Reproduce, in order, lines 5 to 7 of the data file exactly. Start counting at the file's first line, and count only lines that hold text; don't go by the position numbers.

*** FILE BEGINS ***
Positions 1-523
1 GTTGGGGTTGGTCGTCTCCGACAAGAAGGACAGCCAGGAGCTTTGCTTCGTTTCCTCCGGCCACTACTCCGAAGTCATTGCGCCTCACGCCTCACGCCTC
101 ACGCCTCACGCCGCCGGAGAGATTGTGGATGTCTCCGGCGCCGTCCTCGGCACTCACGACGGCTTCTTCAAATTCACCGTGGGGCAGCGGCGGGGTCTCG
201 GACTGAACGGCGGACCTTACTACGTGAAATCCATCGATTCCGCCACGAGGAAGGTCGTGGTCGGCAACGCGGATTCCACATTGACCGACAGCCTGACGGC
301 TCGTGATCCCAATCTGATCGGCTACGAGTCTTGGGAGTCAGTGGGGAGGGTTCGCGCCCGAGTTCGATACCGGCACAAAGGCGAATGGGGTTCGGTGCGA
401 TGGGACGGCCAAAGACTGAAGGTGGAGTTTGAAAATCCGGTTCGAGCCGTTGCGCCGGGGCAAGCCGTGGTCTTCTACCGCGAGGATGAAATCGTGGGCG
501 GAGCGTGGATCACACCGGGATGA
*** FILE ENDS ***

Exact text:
301 TCGTGATCCCAATCTGATCGGCTACGAGTCTTGGGAGTCAGTGGGGAGGGTTCGCGCCCGAGTTCGATACCGGCACAAAGGCGAATGGGGTTCGGTGCGA
401 TGGGACGGCCAAAGACTGAAGGTGGAGTTTGAAAATCCGGTTCGAGCCGTTGCGCCGGGGCAAGCCGTGGTCTTCTACCGCGAGGATGAAATCGTGGGCG
501 GAGCGTGGATCACACCGGGATGA